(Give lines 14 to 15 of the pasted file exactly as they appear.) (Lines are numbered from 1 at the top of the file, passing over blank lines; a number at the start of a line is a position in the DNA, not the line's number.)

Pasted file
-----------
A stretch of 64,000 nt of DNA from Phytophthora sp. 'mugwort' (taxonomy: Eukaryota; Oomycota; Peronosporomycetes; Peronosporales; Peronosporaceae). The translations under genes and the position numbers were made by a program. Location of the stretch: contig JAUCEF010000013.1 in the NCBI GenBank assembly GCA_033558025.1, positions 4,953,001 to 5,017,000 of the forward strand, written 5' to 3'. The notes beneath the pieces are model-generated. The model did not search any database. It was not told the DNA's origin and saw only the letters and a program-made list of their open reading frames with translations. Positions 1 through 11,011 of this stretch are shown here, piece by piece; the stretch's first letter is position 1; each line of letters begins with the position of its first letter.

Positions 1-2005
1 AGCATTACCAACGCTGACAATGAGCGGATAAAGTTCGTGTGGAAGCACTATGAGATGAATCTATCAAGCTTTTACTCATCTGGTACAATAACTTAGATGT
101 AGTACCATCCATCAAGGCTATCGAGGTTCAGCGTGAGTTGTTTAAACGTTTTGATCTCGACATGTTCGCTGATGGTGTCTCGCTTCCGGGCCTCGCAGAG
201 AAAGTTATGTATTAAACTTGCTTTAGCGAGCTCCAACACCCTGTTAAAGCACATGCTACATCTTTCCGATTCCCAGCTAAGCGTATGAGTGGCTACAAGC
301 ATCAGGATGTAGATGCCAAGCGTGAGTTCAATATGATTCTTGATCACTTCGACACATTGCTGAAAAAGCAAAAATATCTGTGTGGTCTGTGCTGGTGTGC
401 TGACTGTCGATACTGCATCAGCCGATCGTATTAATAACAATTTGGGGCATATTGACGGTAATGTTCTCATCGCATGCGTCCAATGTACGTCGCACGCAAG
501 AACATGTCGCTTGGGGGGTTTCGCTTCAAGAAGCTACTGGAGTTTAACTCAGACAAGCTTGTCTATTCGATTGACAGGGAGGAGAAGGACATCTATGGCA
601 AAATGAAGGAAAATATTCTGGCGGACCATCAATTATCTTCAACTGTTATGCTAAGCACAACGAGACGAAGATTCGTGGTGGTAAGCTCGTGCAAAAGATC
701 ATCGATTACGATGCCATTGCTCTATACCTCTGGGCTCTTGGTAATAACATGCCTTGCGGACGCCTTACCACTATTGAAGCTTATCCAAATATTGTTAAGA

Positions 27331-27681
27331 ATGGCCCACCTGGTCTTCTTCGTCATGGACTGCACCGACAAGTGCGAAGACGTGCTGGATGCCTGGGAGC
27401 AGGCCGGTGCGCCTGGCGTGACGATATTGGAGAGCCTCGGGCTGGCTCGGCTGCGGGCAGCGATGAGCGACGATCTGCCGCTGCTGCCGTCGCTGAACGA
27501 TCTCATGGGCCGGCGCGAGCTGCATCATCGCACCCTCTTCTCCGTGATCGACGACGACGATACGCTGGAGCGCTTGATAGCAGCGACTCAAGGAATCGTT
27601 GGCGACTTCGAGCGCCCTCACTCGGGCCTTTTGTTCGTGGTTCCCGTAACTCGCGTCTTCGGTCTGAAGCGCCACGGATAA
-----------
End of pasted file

27501 TCTCATGGGCCGGCGCGAGCTGCATCATCGCACCCTCTTCTCCGTGATCGACGACGACGATACGCTGGAGCGCTTGATAGCAGCGACTCAAGGAATCGTT
27601 GGCGACTTCGAGCGCCCTCACTCGGGCCTTTTGTTCGTGGTTCCCGTAACTCGCGTCTTCGGTCTGAAGCGCCACGGATAA